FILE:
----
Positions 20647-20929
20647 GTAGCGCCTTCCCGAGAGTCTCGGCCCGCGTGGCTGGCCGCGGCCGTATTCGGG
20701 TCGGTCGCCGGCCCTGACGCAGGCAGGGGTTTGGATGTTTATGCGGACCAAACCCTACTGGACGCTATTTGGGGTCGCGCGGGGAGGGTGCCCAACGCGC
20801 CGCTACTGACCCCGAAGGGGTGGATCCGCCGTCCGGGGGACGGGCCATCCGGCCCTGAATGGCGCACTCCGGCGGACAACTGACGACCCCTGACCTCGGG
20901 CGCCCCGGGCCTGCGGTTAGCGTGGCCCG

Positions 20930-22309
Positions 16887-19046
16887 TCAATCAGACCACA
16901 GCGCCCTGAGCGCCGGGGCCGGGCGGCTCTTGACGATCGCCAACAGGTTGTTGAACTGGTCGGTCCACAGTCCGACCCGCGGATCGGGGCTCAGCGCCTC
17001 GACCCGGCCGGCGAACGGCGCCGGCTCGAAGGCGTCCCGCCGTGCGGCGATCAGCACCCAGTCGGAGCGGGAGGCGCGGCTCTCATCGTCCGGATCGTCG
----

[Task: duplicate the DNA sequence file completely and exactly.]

Positions 20647-20929
20647 GTAGCGCCTTCCCGAGAGTCTCGGCCCGCGTGGCTGGCCGCGGCCGTATTCGGG
20701 TCGGTCGCCGGCCCTGACGCAGGCAGGGGTTTGGATGTTTATGCGGACCAAACCCTACTGGACGCTATTTGGGGTCGCGCGGGGAGGGTGCCCAACGCGC
20801 CGCTACTGACCCCGAAGGGGTGGATCCGCCGTCCGGGGGACGGGCCATCCGGCCCTGAATGGCGCACTCCGGCGGACAACTGACGACCCCTGACCTCGGG
20901 CGCCCCGGGCCTGCGGTTAGCGTGGCCCG

Positions 20930-22309
Positions 16887-19046
16887 TCAATCAGACCACA
16901 GCGCCCTGAGCGCCGGGGCCGGGCGGCTCTTGACGATCGCCAACAGGTTGTTGAACTGGTCGGTCCACAGTCCGACCCGCGGATCGGGGCTCAGCGCCTC
17001 GACCCGGCCGGCGAACGGCGCCGGCTCGAAGGCGTCCCGCCGTGCGGCGATCAGCACCCAGTCGGAGCGGGAGGCGCGGCTCTCATCGTCCGGATCGTCG